Council members agree to fund more law enforcement positions, remain divided over millage rate reduction

The sheriff has asked for money to hire 10 more deputies, and council members want to give it to him. But they're split on how much to reduce the property tax rate.

Mayor David Alfin speaks during a Sept. 7 council workshop. City Attorney Bill Reischmann is at left. Photo by Jonathan Simmons
Mayor David Alfin speaks during a Sept. 7 council workshop. City Attorney Bill Reischmann is at left. Photo by Jonathan Simmons
  • Palm Coast Observer
  • News
  • Share

With the deadline to set a property tax rate looming, Palm Coast's council members are still divided on what that rate should be: Councilman Ed Danko wants the city to set the rate at the amount that would bring in the same amount of tax money as last year — called the rollback rate — while other council members favor a less dramatic rate reduction. 

But they were able to come together Sept. 7 on a decision to fund all 10 new Sheriff's Office deputy positions requested by Sheriff Rick Staly, and asked the city's financial services department to look at how much the millage rate could be reduced if the city uses some of its reserve money to pay for expenses. 

They'll meet again at 5:30 p.m. on Thursday, Sept. 9, and will be tasked with voting on the millage rate. A final budget hearing will follow at 5:30 p.m. on Sept. 22.

Holding the property tax rate steady at the current $4.6989 per $1,000 of taxable value would bring in an estimated $2.8 million more in tax dollars for the city in the coming year, and mean that the typical property owner would pay more, because property value have risen — amounting to a defacto tax increase.

The conversation between two councilmen — Eddie Branquinho, who favored holding the rate steady, and Danko, who prefers the rollback — became contentious enough that City Attorney Bill Reischmann intervened, saying the council members were breaking the city's own rules of decorum by interrupting on another, addressing each other directly rather than through the mayor, and attacking one another's motives.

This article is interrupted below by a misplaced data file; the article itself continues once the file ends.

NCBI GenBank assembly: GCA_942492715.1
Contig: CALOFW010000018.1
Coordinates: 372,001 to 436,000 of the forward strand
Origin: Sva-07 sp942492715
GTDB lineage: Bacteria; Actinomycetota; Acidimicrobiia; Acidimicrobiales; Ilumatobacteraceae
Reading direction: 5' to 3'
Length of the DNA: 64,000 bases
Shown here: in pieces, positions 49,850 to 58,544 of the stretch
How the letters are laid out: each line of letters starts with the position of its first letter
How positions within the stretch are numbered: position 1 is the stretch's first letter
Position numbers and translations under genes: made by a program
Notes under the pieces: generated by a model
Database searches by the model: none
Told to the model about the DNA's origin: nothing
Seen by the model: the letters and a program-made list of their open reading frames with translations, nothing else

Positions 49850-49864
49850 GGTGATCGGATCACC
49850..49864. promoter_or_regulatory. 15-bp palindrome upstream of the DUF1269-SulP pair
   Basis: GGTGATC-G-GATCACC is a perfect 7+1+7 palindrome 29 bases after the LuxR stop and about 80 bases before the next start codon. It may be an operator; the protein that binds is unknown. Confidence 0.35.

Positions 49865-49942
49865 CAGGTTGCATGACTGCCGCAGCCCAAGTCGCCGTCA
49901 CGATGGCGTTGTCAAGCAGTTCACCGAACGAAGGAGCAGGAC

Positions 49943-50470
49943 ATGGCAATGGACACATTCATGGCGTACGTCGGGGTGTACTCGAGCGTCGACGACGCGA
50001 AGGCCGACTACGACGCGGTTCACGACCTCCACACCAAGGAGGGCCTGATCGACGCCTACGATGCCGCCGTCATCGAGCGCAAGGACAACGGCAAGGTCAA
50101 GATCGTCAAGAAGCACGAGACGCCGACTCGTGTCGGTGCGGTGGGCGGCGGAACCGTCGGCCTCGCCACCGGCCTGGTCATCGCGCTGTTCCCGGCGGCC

"Let’s begin by picking the items that we have some agreement or consensus on," Mayor David Alfin said after the attorney's remarks. He noted that the council needed to give instructions to its finance department. 

Danko had suggested that the city eliminate all planned hires for the coming year, plus merit raises for current staff. Councilman Victor Barbosa said he thought it would be a mistake to cut the planned new positions, given how quickly the city's growing.

"We need these people," he said of the proposed hirings. 

And staff members, he said, need those raises, especially the ones at the bottom of the pay scale who may only be bringing home $1,500 or so a month — pay that's hard to budget on, he noted. 

Alfin asked if all councilmen were in favor of funding all 10 requested deputy positions. They were.

He asked if there was consensus to reduce the millage rate. There was not. Danko wanted the rollback, Alfin favored a "modest" reduction that wouldn't be as low as the rollback, and Branquinho and Councilman Nick Klufas wanted to hold the current rate steady.

Alfin challenged Branquinho and Klufas: Why not use the city's reserves to pay for expenses, and reduce the property tax rate? he asked.

Klufas said he'd be OK with that. "It’s six of one and half dozen of the other," he said. He said that for the typical homesteaded property owner, the difference between rollback and the current rate would only be about $15.

Branquinho thought the city should maintain its reserves in case the money is needed to deal with a disaster such as a hurricane. 

"I appreciate the fiscal conservancy," Alfin replied. " ... There must be some point in time at which you harvest the fruits of your labor, to some extent."

The reserves are currently 27.4% of the city's general fund, while the city's guidelines suggest 10% to 20%.

Danko said his fellow council members were ignoring the effect that holding the rate steady would have on people who own rental property and don't have the protections afforded to homesteaded property owners. 

"They’re going to get the full brunt of the tax increase; they’re going to pass it on to their renters," he said. "... Our folks may lose their property. We’re not even considering that aspect of it."

Alfin said the city is in an ideal position to use some of its reserves to fund public safety, and that he'd like to reduce the millage rate modestly.

"Financially, this appears to be the best possible moment to do that," he said. "We don’t know what might happen in the future. We do know that growth is coming — a lot of growth is coming."

Danko had suggested that the city save money by reconsidering its decision to fund the creation of a regional racquet center. Alfin was open to that possibility, asking Reischmann if the city would be breaking already-executed contracts with design or construction firms if it did so.

Reischmann didn't know if those contracts had already been executed. But he but confirmed that the city could potentially opt to absorb the expense of, for instance, reimbursing a contractor for already-completed work or already-purchased supplies. 

The council directed city staff to come back to the council with information on how the millage rate could be adjusted if the city dips into its reserves. The next budget hearing is Sept. 9.



Your free article limit has been reached this month.
Subscribe now for unlimited digital access to our award-winning local news.